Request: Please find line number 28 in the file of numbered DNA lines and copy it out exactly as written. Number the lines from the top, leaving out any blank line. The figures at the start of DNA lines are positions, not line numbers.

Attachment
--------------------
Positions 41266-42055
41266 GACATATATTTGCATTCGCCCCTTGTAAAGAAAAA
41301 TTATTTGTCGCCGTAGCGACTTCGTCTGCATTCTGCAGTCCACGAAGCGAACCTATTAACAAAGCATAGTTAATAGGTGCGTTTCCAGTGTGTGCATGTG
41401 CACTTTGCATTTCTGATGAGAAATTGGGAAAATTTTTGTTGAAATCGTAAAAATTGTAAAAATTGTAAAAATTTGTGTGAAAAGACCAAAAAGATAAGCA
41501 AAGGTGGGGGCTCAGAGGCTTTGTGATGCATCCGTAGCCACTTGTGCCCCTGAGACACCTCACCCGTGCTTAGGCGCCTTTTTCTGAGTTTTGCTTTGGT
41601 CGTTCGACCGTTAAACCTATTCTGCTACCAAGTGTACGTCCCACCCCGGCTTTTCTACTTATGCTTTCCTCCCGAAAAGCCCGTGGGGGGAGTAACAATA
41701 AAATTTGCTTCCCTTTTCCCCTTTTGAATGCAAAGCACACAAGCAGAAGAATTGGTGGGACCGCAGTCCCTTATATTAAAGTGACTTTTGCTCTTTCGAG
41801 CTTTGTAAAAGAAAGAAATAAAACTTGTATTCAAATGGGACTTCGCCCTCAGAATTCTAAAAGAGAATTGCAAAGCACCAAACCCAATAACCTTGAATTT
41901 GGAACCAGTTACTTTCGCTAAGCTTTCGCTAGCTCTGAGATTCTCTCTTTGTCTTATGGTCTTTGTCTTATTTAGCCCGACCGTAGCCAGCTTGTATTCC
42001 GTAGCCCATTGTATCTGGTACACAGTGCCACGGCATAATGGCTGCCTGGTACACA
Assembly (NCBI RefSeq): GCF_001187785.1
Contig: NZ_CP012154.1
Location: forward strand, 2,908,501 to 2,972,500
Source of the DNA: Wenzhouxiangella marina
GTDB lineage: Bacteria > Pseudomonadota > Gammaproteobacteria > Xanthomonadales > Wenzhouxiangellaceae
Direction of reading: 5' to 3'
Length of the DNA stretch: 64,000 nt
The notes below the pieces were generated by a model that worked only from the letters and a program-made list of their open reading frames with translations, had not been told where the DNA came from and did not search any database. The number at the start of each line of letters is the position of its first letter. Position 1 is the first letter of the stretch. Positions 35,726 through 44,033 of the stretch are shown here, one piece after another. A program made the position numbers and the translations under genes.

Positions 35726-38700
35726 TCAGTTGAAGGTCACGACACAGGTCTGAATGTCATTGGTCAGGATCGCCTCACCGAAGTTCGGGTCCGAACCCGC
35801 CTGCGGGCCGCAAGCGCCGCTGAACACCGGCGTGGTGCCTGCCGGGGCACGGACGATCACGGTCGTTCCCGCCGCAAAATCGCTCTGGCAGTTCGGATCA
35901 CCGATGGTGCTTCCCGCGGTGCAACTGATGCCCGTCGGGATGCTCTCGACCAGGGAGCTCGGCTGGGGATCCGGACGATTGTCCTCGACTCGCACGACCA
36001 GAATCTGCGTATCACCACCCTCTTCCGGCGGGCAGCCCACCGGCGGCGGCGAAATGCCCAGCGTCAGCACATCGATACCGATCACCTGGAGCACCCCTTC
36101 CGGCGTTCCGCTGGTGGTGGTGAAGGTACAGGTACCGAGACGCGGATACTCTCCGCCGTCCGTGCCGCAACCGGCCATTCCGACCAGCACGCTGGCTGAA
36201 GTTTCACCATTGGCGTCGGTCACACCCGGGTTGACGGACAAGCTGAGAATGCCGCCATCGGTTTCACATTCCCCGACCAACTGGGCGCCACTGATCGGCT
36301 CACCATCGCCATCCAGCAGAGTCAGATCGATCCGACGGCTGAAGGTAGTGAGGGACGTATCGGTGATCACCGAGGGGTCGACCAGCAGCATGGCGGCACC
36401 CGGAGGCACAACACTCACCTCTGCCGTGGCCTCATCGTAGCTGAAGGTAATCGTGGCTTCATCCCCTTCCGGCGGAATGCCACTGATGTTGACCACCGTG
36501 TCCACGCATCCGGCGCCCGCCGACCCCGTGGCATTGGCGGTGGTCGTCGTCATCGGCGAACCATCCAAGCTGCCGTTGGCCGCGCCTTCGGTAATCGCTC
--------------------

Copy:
36501 TCCACGCATCCGGCGCCCGCCGACCCCGTGGCATTGGCGGTGGTCGTCGTCATCGGCGAACCATCCAAGCTGCCGTTGGCCGCGCCTTCGGTAATCGCTC